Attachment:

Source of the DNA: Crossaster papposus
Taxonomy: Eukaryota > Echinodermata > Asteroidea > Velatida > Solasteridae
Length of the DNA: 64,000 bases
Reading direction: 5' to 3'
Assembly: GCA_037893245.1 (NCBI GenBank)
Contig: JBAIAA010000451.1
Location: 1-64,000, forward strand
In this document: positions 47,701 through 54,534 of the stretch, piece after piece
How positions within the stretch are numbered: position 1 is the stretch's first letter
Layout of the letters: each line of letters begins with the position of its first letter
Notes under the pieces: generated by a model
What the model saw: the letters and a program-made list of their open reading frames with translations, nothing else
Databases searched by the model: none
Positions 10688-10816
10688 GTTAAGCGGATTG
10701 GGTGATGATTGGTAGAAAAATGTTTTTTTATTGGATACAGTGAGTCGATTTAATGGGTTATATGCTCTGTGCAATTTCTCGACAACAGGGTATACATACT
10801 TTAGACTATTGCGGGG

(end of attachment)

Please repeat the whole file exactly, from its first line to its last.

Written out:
Source of the DNA: Crossaster papposus
Taxonomy: Eukaryota > Echinodermata > Asteroidea > Velatida > Solasteridae
Length of the DNA: 64,000 bases
Reading direction: 5' to 3'
Assembly: GCA_037893245.1 (NCBI GenBank)
Contig: JBAIAA010000451.1
Location: 1-64,000, forward strand
In this document: positions 47,701 through 54,534 of the stretch, piece after piece
How positions within the stretch are numbered: position 1 is the stretch's first letter
Layout of the letters: each line of letters begins with the position of its first letter
Notes under the pieces: generated by a model
What the model saw: the letters and a program-made list of their open reading frames with translations, nothing else
Databases searched by the model: none
Positions 10688-10816
10688 GTTAAGCGGATTG
10701 GGTGATGATTGGTAGAAAAATGTTTTTTTATTGGATACAGTGAGTCGATTTAATGGGTTATATGCTCTGTGCAATTTCTCGACAACAGGGTATACATACT
10801 TTAGACTATTGCGGGG